As part of its effort to provide a LAN with onboard file sharing and printing capabilities, Baker Electronics Inc. recently announced it is working with Pentar to develop a new network server. It would use JetLAN technology as the base for Baker’s planned CabinLAN network server. Sarasota, Fla.-based Baker Electronics also plans to use the JetLAN hardware to add its CabinLink features: connectivity to e-mail, the Internet and corporate intranets.

In addition, Pentar now makes available a new satellite-based, high-speed airborne cabin network, following an agreement with the Satcom Division of EMS Technologies Inc. Called JetLAN SatLINK, the service would deliver satellite communications at data speeds from 64 to 128 kilobits/sec. JetLAN SatLINK combines the JetLAN or JetLAN XP network server and EMS’s data satcom system.Visit http://www.pentar.com, http://www.be-inc.com and http://www.ems-t.com.

COTS Software for the JSF

The $200-billion Joint Strike Fighter (JSF) program will use a commercial off-the-shelf (COTS) operating system and tools to develop avionics software and run onboard systems. The Integrity real-time operating system (RTOS) of Green Hills Software Inc., Santa Barbara, Calif., will control PowerPC processors in some onboard systems, says John Carbone, vice president of marketing.

Prime contractor Lockheed Martin plans to use Integrity on JSF’s multifunction displays, instrumentation and navigation systems, Carbone says. Lockheed is considering the software’s use on the aircraft’s flight control system, as well, to reduce the proliferation of operating systems, he adds. Green Hills provides a certification kit and an RTOS subset certifiable to the highest criticality level of DO-178B, the aviation industry’s toughest software development guideline. Visit http://www.ghs.com.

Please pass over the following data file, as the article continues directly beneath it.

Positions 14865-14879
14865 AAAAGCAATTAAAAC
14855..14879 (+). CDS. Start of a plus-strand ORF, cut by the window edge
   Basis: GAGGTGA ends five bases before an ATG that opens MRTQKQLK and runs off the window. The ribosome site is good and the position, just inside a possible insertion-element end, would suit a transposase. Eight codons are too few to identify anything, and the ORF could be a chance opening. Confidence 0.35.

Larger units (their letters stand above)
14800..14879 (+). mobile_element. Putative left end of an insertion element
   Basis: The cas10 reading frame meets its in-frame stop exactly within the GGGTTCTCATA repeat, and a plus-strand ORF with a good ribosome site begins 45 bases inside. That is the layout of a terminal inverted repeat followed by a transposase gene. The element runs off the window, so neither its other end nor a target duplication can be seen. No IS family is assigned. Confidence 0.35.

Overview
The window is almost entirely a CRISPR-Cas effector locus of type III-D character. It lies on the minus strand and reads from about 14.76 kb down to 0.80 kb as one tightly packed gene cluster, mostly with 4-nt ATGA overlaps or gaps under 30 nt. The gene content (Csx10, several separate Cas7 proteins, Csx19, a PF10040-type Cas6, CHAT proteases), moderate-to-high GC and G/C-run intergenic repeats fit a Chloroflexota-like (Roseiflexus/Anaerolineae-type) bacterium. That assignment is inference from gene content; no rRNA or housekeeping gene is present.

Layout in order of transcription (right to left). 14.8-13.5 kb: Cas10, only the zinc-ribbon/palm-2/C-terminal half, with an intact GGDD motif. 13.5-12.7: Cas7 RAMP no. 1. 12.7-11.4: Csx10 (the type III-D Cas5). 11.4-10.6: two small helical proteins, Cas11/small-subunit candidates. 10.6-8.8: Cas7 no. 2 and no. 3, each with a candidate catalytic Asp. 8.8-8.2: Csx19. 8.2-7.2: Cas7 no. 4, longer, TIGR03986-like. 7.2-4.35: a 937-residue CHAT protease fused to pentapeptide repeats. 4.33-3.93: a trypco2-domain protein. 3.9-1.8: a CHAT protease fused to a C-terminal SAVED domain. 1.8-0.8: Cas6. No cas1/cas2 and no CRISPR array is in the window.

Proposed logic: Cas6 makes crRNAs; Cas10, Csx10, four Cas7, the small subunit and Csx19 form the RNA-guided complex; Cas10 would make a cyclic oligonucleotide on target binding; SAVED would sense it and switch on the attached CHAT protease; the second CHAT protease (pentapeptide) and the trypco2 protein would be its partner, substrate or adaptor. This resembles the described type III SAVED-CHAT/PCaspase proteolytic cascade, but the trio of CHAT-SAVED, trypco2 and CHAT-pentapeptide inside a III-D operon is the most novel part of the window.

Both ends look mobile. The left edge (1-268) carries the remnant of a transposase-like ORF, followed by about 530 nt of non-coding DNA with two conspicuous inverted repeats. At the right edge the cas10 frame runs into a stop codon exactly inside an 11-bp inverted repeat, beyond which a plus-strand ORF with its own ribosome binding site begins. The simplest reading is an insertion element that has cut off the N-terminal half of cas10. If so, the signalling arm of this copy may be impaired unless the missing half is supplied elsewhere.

Converters for the E-2C

DRS Technologies Inc. awarded Primagraphics Ltd., Amherst, Mass., a $1-million contract to supply radar scan converters for the radar display subsystem that is part of a U.S. Navy E-2C upgrade program. DRS will provide the subsystem, which includes Primagraphics’ Vantage single-board VME-based converters. Visit http://www.primagraphics.net.

New Gear for C-130s

Raytheon Co. has won a $19.7-million sole source contract to provide two of its Enhanced High Band Subsystems to upgrade a pair of EC-130H Compass Call aircraft. This U.S. Air Force offensive, standoff jamming platform blocks enemy defense systems with wide-area countermeasures. The enhanced version expands frequency coverage and the ability to process information.

Meanwhile, Boeing has selected Rockwell Collins to provide avionics for the Air Force C-130 Avionics Modernization Program (AMP). The about $400-million contract will outfit some 500 C-130s with head-up guidance systems, 6-by-8-inch multifunction displays, an AN/ARC-210 multimode (voice and data) integrated communications system, satcom radios, multimode nav receivers, automatic direction finders, and high-frequency data link upgrades. Visit http://www.rockwellcollins.com and http://www.raytheon.com.

New Display for the F-22

Kaiser Electronics, a Rockwell Collins company, has delivered its first Projection Primary Multi Function Display (P PMFD) to Lockheed Martin Aeronautics Co. for possible inclusion in an F-22 product improvement program. The P PMFD is, say Kaiser officials, the first projection display to be delivered "on any program for lab integration and evaluation."

Why use a projection display? To make a liquid crystal display in the required 8-by-8-inch format would be cost-prohibitive, says a Collins spokesman, because it would be produced in a small quantity.

The P PMFD uses reflective micro liquid crystal devices, similar to the technology found in corporate video projection systems. Visit http://www.rockwellcollins.com.